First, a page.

Councilman Dan Arriola will be part of Tracy history after he successfully petitioned for the Tracy City Council to pass a resolution, and agree to fly the rainbow flag, commemorating LGBT Pride Month in Tracy.
On a unanimous vote on Tuesday, the council agreed to fly the flag in front of Tracy City Hall on June 28, the 50th anniversary of the Stonewall riots in New York City. That event, where crowds pushed back against police arrests of gay people at the Stonewall Inn in Greenwich Village, was the spark of the civil rights movement for lesbian, gay, bisexual and transgender people in the U.S.
After Mayor Robert Rickman read the proclamation declaring June as LGBT Pride Month, Arriola told the crowd gathered in the council chambers that it’s more than a personal issue for him.
“I myself am proud to be the first openly LGBT elected official in the history of the city of Tracy, but this is not about me,” Arriola said. “This is really about recognizing the LGBT people that exist in our community. They deserve to be treated with dignity and respect. This is about acknowledging that we as a community must oppose intolerance and hate.
“This really is about every young person who has moved away because they felt, in the past, in the history of our city, they’ve had to move to a more accepting community. This is about every parent who has had to console their child, their LGBT child, for being bullied in schools.”
Arriola said he was a teenager going to West High School in 2005 when the anti-gay Westboro Baptist Church came to town for a protest directed at another West High student who graduated that year.
“And they had these signs that said the most despicable, hateful things about the LGBT community,” Arriola said. “Move forward a little more than a decade, when on the campaign trail, an anonymous hate blog attacked me on the campaign trail for my sexual orientation.”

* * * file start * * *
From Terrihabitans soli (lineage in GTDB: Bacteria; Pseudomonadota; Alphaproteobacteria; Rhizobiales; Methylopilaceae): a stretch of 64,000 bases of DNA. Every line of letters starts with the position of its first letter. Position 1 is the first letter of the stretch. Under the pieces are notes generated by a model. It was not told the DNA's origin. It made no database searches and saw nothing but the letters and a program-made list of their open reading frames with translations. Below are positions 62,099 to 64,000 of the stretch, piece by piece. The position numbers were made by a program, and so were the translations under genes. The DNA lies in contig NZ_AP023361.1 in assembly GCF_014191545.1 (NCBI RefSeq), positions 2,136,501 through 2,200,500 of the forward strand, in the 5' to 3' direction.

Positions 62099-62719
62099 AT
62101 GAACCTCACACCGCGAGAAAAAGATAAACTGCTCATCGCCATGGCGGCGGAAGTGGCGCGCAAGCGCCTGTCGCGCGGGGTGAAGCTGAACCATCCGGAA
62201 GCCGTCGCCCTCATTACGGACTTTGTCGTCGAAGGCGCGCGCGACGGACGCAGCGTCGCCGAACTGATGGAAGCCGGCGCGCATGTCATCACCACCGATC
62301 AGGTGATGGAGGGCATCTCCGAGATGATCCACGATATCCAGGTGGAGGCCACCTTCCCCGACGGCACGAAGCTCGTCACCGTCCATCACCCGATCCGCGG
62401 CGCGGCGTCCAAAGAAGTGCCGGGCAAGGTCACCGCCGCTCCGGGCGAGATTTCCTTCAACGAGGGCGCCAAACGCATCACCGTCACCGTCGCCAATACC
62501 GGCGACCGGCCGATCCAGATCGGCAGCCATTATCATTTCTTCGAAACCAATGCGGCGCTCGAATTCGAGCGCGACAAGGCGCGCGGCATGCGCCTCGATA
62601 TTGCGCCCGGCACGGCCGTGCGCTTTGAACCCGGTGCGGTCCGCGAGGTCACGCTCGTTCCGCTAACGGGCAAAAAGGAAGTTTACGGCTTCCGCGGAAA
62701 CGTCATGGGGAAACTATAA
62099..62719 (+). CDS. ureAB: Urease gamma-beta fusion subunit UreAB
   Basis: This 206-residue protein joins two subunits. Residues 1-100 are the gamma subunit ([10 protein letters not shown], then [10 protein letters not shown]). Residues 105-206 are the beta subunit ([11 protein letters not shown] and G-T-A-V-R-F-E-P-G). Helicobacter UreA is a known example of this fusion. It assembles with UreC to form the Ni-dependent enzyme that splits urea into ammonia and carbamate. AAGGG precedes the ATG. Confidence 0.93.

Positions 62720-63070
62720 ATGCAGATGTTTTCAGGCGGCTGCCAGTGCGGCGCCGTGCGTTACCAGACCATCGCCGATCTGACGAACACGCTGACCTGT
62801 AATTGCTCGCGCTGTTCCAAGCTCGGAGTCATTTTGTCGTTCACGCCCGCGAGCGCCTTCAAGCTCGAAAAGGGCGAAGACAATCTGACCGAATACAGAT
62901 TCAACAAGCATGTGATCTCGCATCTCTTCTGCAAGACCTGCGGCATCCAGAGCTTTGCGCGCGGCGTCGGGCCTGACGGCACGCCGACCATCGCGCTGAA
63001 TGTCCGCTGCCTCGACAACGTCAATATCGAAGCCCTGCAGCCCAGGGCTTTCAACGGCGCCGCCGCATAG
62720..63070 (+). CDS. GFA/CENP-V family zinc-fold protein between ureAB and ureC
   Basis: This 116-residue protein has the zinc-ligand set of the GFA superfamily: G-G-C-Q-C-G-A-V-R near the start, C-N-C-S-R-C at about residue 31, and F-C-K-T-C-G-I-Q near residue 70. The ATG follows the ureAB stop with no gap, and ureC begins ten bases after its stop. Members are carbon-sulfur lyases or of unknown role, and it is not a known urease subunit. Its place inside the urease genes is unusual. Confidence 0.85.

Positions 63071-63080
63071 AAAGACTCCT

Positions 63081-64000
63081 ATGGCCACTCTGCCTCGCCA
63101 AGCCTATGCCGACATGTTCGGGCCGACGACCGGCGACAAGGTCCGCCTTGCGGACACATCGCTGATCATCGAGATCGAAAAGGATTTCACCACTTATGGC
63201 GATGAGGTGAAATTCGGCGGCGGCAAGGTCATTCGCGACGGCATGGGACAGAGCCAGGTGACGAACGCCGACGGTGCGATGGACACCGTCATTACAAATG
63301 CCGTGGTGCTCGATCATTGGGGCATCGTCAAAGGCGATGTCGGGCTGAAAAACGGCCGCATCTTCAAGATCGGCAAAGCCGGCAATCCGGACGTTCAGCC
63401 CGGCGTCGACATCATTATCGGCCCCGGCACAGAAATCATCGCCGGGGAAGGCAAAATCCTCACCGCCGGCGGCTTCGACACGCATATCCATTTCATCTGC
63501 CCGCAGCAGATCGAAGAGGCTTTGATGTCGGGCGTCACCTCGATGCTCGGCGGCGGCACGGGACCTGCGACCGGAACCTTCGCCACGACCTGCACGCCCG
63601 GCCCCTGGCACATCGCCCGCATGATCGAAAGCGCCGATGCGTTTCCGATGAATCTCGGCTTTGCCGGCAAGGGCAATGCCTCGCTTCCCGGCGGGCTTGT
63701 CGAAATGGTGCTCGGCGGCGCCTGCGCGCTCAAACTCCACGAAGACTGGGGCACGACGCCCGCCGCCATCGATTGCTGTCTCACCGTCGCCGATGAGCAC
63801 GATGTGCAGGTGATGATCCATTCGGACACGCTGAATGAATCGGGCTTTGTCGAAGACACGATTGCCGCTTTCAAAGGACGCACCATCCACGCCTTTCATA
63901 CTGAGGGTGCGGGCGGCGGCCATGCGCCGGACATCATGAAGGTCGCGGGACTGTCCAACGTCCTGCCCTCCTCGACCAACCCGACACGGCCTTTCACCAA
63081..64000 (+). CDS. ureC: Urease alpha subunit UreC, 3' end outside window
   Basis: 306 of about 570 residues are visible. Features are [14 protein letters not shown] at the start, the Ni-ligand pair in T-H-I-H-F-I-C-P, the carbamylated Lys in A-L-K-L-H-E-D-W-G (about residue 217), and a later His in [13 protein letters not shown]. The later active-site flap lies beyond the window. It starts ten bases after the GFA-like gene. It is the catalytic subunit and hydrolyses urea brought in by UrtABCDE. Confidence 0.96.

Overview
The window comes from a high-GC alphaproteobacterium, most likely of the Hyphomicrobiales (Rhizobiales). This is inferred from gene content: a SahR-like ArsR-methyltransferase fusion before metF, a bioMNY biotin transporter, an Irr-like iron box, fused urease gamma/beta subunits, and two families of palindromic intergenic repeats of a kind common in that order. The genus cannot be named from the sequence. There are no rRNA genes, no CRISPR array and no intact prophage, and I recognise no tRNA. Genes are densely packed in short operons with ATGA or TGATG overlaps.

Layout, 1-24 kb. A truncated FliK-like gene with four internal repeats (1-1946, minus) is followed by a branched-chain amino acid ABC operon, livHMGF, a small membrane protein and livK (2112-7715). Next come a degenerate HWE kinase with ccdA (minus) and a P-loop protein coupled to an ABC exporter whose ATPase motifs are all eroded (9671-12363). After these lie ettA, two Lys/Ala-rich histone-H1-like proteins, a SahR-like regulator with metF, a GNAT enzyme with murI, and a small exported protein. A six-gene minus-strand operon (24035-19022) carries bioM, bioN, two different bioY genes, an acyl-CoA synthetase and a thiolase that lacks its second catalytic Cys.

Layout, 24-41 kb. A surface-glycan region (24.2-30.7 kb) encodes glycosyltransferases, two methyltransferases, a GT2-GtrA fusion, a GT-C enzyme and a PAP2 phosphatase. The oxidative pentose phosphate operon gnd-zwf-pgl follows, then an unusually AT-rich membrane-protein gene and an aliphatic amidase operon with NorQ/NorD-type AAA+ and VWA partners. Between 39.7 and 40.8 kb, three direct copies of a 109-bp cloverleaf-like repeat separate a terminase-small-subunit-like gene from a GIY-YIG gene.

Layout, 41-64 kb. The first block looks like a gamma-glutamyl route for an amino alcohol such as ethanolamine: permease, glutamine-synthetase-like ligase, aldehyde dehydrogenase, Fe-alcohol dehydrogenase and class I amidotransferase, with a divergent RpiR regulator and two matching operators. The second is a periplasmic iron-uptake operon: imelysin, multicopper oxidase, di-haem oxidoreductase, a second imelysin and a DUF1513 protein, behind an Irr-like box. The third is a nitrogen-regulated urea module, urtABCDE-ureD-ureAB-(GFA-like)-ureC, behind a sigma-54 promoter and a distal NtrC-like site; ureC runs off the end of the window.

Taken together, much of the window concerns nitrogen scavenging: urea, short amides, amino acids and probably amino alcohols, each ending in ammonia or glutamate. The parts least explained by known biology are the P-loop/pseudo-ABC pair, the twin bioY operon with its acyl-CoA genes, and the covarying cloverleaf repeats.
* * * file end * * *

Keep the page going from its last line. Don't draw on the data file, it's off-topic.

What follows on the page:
At the council’s May 21 meeting, Arriola requested that the matter be put on an agenda for a vote. Councilwoman Veronica Vargas seconded his motion that night and again last night when the council agreed 5-0 to display the rainbow flag June 28.
“When Mr. Arriola did that request, I gladly supported it as the proud mother of a gay child,” Vargas said. “I feel representation at this point is needed and is welcome. I know that my son is about your age, and the struggles back in his early years were not easy.”
Councilwoman Rhodesia Ransom, a director of the Sow a Seed Community Foundation, said the topic speaks to the needs of many of her group’s clients.
“We work with young people who struggle with whether they’re going to be accepted or rejected by their community, by their families, whether they’re going to be judged and traumatized,” she said.
“When we’re looking at whether you’re LGBT, no matter what your race, no matter what your background is, it’s important for us as a community that we stand by one another, because there’s a lot of trauma and hatred that comes along when we reject people and treat people unfairly based on them being different than us.”
The rainbow flag will be flown on one of the three poles in front of Tracy City Hall, which now display the U.S. flag, the California flag and the city of Tracy flag. The city has yet to determine whether it will replace the city flag for the day or be displayed on a pole with one of the other flags.
The City Council will discuss the matter again at the June 18 meeting. Interim City Attorney Leticia Ramirez noted that the council should be mindful that citizens could see the decision as a precedent that would make the city flagpoles a “forum for free public expression.”
“Our office is advising that the council adopt a flag policy,” she said. “We don’t have one right now.”